Some salespeople resist buying the company line. They resist buying the hype. They are too cool for school, pointing out that nothing is as good as it is made out to be. They question motives. These salespeople are cynical and are typically smartasses.

Their cynicism is a recipe for mediocrity. And it’s contagious.

If You Don’t Believe

We humans work very hard to act in ways consistent with our public statements. If you don’t believe me, read Cialdini.

To be exceptionally effective in sales, you have to believe. You have to believe that you have a greater ability to help your dream client than your competitors. You have to believe that your company is the better choice for your dream client.

You have to believe that what you do is good, it is important, it is remarkable, and it is special.

Cynicism undermines your ability to believe. By undermining your belief, you can go through the motions of selling, but you won’t sell much. Because you don’t believe, you won’t convince others to believe. You won’t be able to bring others to buy what you yourself won’t buy. Your results will be mediocre (at best).

You may believe you are too cool to drink the Kool-Aid, but by not drinking it you are cheating yourself, you are cheating your company, and you are cheating their dream clients. Either drink the Kool-Aid or go find some Kool-Aid that you will drink.

But, if there is nothing you can believe in, then you may want to take some time to be a little more introspective; it isn’t only your sales results that will be mediocre because you lack belief and because you lack passion.

Cynicism: It’s Contagious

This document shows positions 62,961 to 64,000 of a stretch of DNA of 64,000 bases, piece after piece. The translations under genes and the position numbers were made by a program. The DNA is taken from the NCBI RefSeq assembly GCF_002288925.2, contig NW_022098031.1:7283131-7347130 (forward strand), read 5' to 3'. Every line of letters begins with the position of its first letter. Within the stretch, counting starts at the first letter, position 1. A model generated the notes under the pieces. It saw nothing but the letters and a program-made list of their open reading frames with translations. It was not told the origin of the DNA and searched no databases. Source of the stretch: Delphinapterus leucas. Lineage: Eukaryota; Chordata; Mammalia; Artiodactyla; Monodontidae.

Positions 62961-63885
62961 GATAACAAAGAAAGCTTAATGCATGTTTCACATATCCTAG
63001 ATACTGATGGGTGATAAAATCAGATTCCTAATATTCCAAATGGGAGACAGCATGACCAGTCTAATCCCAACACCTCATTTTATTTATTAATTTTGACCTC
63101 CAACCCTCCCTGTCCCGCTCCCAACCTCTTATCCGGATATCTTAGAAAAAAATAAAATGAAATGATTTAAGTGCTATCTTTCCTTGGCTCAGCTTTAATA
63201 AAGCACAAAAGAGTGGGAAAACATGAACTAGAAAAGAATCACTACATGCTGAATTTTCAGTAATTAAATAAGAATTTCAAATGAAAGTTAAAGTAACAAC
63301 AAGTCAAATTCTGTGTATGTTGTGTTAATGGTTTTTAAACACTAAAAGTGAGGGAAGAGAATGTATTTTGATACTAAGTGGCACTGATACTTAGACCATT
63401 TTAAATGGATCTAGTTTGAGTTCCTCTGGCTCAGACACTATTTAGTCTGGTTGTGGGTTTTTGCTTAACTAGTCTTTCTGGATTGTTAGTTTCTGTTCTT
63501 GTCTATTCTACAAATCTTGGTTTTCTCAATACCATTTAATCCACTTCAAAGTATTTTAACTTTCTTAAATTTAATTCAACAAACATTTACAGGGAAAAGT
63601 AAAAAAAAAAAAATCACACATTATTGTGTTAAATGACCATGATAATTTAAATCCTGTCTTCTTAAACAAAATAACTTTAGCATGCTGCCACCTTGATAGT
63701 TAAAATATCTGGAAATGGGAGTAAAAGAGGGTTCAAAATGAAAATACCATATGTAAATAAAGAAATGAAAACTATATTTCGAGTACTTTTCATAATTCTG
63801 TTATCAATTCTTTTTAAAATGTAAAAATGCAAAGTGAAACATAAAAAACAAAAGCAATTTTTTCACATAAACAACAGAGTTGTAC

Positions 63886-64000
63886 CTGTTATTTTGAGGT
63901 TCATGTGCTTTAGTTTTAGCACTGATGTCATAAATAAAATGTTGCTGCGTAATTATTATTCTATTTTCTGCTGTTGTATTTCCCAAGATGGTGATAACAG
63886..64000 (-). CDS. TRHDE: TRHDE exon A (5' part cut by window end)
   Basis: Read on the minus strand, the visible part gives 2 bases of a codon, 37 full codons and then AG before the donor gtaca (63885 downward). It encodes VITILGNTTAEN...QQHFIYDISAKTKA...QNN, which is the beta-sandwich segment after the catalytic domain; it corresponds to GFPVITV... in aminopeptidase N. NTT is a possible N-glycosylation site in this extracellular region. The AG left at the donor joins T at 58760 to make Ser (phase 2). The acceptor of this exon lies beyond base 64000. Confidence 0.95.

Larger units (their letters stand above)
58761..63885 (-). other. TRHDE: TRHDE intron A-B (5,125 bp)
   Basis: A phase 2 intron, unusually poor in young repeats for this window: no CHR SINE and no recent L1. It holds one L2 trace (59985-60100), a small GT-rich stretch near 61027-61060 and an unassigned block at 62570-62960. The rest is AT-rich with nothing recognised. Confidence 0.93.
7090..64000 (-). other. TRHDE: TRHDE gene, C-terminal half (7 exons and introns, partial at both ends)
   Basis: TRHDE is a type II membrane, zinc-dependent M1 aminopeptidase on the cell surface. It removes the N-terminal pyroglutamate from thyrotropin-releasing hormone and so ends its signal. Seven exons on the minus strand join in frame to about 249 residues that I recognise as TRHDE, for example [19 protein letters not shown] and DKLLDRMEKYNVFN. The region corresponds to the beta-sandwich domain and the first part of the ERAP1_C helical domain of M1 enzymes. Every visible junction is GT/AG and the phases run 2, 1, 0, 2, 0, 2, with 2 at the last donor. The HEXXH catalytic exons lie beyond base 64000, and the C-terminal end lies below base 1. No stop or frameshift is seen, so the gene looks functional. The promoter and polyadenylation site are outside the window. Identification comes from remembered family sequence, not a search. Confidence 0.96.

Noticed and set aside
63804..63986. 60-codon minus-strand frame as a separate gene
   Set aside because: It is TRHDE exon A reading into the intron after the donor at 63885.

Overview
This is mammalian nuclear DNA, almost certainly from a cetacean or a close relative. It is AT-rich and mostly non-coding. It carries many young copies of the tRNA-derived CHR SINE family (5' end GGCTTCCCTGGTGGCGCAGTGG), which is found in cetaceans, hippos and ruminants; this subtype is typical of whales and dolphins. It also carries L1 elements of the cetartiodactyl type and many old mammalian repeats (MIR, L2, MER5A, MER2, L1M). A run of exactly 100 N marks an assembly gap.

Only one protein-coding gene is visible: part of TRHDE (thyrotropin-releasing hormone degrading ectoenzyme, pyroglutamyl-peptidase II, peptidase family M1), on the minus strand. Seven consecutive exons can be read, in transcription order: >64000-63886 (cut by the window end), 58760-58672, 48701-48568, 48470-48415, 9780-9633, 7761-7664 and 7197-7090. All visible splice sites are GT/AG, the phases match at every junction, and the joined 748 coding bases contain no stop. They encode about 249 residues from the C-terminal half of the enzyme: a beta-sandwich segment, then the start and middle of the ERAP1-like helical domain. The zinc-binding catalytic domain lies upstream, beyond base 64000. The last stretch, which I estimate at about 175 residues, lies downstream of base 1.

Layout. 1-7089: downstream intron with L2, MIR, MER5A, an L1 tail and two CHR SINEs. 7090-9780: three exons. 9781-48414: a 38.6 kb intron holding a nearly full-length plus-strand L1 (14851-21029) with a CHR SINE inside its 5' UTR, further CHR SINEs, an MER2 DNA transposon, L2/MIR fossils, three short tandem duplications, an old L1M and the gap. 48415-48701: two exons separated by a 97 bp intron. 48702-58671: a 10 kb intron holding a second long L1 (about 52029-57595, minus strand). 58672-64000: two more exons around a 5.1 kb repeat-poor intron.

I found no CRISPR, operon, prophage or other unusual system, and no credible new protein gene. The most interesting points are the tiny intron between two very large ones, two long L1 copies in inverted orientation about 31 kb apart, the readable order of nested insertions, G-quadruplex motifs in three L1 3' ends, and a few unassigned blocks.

Cynicism is a dangerous form of negativity. It is usually expressed through sarcasm or funny, smart-ass comments designed to elevate the person making the comments at someone else’s expense. They use the cynicism to demean others, to demean their efforts, and to show their superiority by not buying the hype.

When the cynics talks down their own company, their management, their initiatives, and their products or services, it can destroy the ability and the willingness of others to believe. It kills their passion to be something more, to do something more, to be exceptional.

Cynicism is negativity, and negativity is the only cancer that spreads by contact.

Instead of being only mediocre themselves, cynics create a toxic environment where no one believes and where passionless mediocrity can flourish. If everyone is mediocre, then they don’t have to feel so bad about themselves.

Kill the cynicism. Drink the Kool-Aid. Believe. Sell it.


What is the difference between cynicism and someone who points out the company’s shortcomings? How much of it has to do with intentions, and how much of it has to do with their willingness to change things for the better?

Why is it critical that you believe in your company, your product, your service, your solutions, and yourself to succeed in sales?

How do immunize yourself from virulent disease that is cynicism? What do you say when the cynics works on you to commiserate?

Have you drunk the Kool-Aid?

Sales 2011
Post by Anthony Iannarino on May 10, 2011
Anthony Iannarino
Anthony Iannarino is a writer, an author of four books on the modern sales approach, an international speaker, and an entrepreneur. Anthony posts here daily.
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